The long dark depths of January have finally passed, which were particularly trying this year, as it was the first January since 2010 that did not involve a foreign trip!

On the colder, darker mornings, my mind was cast back 12 months, to a place which had long been a candidate for a visit: Belize, in Central America.

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That said, we had our fair share of cold in Belize, by Central American standards anyway. First stop was inland to San Ignacio, a small market town which also serves as a mini-tourist hub for some of the country’s better non-coastal attractions.

My main purpose had been to visit the famous Actun Tunuchil Muktal Cave, conveniently known as ATM for short.  A cave 3 miles deep, through which you must swim, wade and scramble til you reach a chamber with a centuries old skeleton and other assorted props from The Descent.  It sounded fantastic.  Unfortunately, torrential rain caused the cave to flood and we couldn’t visit while we were there.  Indeed, heavy rain and lower than average temperatures were to be a feature of our stay, and appears to be a hazard in January in Central America.

There were more downpours when we visited the Mayan site of Xunantunich.  However, that didn’t detract from a site which while relatively small in scale is impressive and beautifully situated.

Xunantunich

 

Just take a local bus from San Ignacio up to the entrance to the park, cross the river on a small jetty, and it’s about a mile uphill along a track to reach the site.  Even with the rain bucketing down, the ruins were striking, with howler monkeys thrashing and screeching in the trees.

The town of San Ignacio itself is small and pleasant, with a couple of main streets to familiarise yourself with and navigate.  On Saturdays, there’s a great market in the town and it is buzzing and lively, with every conceivable product available.

San Ignacio market

 

 

Getting ready to fly

 

From there, it was on to a Tropic Air bus-like stopping service to Ambergris Caye.  Three stops including the tiny capital Belmopan and two airports in Belize City en route, before landing in San Pedro, the main settlement on Ambergris Caye.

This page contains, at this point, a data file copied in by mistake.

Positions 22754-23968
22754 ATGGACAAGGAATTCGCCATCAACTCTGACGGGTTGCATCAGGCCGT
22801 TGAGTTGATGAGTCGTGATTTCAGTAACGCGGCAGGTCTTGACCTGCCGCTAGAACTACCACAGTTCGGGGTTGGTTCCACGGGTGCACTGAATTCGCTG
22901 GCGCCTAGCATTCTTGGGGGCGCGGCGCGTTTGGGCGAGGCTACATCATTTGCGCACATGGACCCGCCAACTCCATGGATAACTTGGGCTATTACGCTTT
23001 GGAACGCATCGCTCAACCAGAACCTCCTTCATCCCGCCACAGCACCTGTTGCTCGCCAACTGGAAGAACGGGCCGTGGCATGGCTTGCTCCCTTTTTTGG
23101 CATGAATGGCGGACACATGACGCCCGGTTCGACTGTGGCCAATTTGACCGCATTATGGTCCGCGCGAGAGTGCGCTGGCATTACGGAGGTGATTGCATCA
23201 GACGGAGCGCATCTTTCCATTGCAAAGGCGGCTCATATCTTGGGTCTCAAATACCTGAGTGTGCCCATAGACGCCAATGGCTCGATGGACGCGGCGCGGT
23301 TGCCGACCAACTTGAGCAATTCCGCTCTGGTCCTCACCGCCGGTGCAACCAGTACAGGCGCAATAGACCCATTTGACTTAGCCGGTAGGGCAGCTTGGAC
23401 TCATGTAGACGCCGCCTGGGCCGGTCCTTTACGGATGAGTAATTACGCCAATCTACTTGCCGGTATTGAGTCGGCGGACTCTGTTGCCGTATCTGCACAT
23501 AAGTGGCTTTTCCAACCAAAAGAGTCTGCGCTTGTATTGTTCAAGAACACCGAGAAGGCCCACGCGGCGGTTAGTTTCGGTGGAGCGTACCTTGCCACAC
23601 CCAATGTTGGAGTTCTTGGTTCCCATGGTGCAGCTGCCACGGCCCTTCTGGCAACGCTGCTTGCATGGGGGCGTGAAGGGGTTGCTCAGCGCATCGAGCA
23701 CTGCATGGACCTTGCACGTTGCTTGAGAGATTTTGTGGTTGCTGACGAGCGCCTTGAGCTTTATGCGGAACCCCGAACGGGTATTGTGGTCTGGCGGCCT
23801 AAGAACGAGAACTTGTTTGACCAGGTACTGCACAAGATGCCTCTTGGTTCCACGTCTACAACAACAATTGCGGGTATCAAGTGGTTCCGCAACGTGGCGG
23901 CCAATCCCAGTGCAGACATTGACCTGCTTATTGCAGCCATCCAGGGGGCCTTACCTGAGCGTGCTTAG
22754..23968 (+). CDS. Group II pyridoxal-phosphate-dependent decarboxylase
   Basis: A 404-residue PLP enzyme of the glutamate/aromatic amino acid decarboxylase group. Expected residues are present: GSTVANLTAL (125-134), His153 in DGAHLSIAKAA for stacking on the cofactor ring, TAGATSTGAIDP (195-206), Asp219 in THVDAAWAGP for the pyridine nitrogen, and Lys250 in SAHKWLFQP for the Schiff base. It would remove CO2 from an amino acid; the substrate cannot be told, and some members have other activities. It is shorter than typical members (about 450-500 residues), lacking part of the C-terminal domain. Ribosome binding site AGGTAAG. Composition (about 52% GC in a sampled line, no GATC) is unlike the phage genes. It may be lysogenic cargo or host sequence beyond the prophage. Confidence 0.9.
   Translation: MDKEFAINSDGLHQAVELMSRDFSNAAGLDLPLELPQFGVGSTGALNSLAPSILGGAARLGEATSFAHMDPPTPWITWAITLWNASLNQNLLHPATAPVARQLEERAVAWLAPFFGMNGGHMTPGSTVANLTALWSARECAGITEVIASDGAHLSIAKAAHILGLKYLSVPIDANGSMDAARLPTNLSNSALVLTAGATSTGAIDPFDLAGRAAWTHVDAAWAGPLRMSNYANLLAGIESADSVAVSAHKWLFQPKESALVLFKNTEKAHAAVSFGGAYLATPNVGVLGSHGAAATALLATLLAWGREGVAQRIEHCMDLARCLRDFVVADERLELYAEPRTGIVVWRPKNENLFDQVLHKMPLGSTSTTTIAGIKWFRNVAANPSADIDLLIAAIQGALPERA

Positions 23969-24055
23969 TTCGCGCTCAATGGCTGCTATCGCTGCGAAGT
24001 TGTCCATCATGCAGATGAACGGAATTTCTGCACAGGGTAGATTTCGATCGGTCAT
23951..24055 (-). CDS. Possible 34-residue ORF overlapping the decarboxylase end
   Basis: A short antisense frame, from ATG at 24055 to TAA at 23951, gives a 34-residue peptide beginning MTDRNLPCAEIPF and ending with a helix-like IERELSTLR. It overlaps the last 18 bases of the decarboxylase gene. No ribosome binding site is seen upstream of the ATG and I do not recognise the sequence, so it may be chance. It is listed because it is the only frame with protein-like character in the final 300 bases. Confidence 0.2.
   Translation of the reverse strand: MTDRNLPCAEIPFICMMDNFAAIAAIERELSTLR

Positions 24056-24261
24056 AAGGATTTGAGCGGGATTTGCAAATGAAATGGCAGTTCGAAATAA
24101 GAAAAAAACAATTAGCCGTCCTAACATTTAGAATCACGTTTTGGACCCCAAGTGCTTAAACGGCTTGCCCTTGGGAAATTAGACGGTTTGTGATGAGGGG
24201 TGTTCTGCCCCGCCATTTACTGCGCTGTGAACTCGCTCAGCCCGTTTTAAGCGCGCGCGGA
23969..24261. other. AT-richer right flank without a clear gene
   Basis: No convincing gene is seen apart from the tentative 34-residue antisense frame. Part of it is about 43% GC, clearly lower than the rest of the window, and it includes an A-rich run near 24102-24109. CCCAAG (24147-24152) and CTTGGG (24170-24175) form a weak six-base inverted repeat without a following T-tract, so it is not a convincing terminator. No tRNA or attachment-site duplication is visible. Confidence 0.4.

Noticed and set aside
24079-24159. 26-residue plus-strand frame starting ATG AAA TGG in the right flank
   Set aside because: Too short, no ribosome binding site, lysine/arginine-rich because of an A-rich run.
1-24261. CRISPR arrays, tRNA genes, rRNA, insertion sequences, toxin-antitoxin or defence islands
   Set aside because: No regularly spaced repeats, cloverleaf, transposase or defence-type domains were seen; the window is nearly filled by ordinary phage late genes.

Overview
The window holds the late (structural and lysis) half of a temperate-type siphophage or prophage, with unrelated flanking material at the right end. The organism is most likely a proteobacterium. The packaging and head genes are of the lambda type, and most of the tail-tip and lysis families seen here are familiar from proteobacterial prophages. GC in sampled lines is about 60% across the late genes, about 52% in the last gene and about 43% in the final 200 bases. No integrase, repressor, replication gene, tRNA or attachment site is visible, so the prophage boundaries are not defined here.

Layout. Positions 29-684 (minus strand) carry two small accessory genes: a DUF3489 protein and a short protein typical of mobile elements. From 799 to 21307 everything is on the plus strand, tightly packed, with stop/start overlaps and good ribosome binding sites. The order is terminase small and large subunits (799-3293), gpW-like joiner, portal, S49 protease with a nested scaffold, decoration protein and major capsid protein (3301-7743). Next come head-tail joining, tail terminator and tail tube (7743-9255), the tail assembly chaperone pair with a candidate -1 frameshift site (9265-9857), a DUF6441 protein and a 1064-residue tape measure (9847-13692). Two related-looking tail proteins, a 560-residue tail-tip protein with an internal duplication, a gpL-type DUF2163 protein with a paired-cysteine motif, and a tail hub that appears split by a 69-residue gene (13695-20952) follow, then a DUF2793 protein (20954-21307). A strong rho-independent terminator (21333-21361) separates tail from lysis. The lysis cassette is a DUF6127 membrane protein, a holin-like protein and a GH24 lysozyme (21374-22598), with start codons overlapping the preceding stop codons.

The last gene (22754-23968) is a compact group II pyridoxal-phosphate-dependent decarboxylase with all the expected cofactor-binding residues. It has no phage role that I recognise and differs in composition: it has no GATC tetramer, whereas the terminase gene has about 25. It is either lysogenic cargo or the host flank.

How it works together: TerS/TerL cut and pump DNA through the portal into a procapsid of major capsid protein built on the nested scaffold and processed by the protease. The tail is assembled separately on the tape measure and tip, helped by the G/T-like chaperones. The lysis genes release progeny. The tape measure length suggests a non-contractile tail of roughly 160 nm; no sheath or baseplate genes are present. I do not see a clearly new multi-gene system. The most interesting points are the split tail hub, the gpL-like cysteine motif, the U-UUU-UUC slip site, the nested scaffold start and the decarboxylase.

San Pedro and the stretch of tourist hotels spread over quite a distance now.  However, the terrain is easily navigated by bike, including along the hard sand narrow strip of beach.  Many hotels, including our own at Caribbean Villas Hotel, have free bike hire as part of the deal.  Golf carts are the other main tourist modes of travel, and taxis are plentiful and reasonable.

It’s worth heading up to the North of the island by bike to get out of the main hustle and on to quiet and beautiful beaches.  Some pitstops worth checking out are Palapas Bar and Lazy Crocs BBQ.  Be warned – crocodiles can stray on to the roads and cycle paths up here, as one did as our lazy, languid two-wheel spin turned into a velodrome-like sprint in an instant!  Thankfully, the croc appeared more frightened than us, and scarpered back into the water pronto too.

Not so lazy croc

 

North San Pedro beaches

 

The main attraction here though is on and under the water.  The beaches – with a coastal strip of seagrass – are not wonderful, swimming better done off the piers.  However, underwater, there are few better places to get your PADI Open Water certification as I did, with what passes for a mega-resort at Ramons.   The rates are reasonable, and the sealife spectacular.  One of my fellow divers remarked that it was unusual to get my Open Water whilst surrounded by ray, nurse sharks and turtles.  I’m sure it was, and even more unusual to have a shark arrive simply it seems to “play” with me and my instructor!!  It was awe-inspiring, and had the added benefit of ensuring we avoided a few more of the seemingly ever-present showers.

Nightlife is reasonably varied, from locals dive bars to tourist music stages.  There’s a great choice of places to eat, and drinks can be quite reasonable.  A very lively ex-pat scene exists too, with unsurprisingly Americans and Canadians dominating.

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One other thing that was notable about Belize was the bird life.  I’m not particularly ornothologically minded, but the birds seemed intent on posing for photos, so it would’ve been rude not to take a few.

Overall, Belize has a taste of more about it for me.  Perhaps later into the Spring would be better, a March / April visit, to minimise the risk of the type of weather issues we faced.  However, it is a country that packs a lot into a relatively small space, and has a charming friendliness to go with it.

 

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